Ironically the author states that among those who cannot vote are actively enlisted military personel. Robert Heinlein explains this ban on voting by saying
...the idiots might vote not to make a drop... meaning to say that the enlisted personel might vote not to be parachuted into combat zones for missions. This seems to be contradictory to his premise of
earning the right to vote by active civil service and sounds like an utter lack of trust in a human being's capacity for selfless, noble action. Besides, during combat voting not to be in combat is not a moot point. The platoon cannot disobey orders during combat as there are corresponding punishments to be meted out for such an action.
Practically everything in the novel is rooted in something that Heinlein calls a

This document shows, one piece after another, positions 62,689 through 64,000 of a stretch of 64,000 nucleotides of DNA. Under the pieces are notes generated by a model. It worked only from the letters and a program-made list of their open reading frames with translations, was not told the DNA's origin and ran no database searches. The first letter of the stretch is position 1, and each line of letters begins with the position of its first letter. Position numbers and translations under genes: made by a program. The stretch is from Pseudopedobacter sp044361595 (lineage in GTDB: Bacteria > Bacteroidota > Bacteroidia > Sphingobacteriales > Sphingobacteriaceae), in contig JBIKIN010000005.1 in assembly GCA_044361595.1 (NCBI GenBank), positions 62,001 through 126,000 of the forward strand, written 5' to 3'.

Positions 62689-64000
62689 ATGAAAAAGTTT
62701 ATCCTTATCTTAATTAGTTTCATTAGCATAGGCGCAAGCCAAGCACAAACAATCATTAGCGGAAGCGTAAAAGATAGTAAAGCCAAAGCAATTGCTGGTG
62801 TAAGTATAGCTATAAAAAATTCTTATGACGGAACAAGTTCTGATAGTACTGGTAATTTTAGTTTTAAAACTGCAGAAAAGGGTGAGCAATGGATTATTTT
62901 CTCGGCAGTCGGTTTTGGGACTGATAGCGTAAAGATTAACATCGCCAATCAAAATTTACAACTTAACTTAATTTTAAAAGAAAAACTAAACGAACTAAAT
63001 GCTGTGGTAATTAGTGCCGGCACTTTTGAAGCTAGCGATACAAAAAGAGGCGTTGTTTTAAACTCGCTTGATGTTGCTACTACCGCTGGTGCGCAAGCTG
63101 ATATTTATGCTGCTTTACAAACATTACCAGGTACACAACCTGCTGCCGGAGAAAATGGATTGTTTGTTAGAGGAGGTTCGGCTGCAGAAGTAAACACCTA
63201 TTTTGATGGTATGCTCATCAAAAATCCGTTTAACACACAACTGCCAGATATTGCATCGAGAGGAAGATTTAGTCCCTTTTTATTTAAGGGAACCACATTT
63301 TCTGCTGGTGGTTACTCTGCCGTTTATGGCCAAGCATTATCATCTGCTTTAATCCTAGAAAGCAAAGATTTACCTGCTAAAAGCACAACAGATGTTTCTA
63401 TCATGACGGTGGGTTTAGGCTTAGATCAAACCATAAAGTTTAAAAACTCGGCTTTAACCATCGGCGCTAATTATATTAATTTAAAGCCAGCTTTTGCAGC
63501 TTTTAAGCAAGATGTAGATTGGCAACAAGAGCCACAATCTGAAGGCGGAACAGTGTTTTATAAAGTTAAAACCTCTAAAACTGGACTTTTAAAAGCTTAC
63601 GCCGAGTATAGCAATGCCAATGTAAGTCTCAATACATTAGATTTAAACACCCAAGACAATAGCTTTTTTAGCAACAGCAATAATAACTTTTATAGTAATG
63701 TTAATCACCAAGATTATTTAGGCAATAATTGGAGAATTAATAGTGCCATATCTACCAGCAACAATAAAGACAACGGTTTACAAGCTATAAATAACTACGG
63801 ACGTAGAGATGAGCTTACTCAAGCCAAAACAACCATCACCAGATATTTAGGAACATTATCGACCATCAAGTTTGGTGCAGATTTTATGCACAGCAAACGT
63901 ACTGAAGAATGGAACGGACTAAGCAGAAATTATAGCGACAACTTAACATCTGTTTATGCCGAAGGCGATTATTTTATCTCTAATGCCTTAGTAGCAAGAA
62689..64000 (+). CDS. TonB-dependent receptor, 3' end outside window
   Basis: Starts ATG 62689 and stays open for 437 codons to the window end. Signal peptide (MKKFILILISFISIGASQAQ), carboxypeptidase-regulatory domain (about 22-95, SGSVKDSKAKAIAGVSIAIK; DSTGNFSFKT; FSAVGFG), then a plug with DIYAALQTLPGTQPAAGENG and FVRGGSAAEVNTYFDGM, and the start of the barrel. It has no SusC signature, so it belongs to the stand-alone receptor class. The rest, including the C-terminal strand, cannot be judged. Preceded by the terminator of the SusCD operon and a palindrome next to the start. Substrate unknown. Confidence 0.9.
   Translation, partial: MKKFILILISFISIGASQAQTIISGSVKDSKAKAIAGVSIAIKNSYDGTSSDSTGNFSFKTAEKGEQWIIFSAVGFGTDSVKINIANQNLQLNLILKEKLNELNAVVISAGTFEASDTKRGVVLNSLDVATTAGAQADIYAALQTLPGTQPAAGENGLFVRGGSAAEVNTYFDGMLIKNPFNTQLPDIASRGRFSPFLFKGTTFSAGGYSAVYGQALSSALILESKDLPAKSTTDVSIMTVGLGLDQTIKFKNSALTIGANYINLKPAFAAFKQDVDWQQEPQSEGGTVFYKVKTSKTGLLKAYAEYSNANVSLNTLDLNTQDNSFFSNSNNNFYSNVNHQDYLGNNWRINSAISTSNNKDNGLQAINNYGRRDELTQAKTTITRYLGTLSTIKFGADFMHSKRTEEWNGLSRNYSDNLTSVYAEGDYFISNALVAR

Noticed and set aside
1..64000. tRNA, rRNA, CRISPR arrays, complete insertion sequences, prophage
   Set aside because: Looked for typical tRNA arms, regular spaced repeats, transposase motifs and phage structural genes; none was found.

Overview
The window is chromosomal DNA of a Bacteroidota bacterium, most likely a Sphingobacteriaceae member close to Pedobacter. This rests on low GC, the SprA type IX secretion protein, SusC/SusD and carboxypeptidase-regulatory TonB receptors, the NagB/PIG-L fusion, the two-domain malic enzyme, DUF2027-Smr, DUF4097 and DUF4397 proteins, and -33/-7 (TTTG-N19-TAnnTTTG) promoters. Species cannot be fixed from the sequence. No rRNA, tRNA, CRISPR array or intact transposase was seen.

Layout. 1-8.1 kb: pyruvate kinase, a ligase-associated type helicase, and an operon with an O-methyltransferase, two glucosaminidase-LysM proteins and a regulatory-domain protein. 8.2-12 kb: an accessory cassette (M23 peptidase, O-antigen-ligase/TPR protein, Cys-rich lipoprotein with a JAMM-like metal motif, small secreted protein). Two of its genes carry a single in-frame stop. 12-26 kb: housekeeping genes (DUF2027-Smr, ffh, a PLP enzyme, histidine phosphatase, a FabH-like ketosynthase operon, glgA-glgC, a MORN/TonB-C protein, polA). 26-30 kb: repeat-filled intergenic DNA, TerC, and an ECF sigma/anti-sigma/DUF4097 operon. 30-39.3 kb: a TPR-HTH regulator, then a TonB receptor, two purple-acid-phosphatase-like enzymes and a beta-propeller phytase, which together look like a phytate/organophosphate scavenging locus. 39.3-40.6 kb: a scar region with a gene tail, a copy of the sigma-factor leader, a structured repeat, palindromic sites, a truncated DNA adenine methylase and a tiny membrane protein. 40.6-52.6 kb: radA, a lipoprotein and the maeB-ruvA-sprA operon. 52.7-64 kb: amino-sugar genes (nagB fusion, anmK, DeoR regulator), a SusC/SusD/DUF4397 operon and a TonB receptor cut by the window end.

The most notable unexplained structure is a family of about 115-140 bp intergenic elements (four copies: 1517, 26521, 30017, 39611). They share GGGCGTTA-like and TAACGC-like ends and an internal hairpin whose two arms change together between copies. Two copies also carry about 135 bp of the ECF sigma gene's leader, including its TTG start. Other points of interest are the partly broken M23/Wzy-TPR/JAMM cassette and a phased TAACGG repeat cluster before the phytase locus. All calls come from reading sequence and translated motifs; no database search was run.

scientific theory of morals. I'm not terribly sure what it is but by inference it seems to refer to societal standards of moral norms supported by mathematical proofs and statistical analyses in the Starship Trooper universe. How something of this sort can even be put together is beyond me and I'd hate to be the egghead crunching the numbers on this monstrosity. Although admittedly the prospect of moral norms in human social dynamics; being proven as a statistically predictable matter, is intriguing.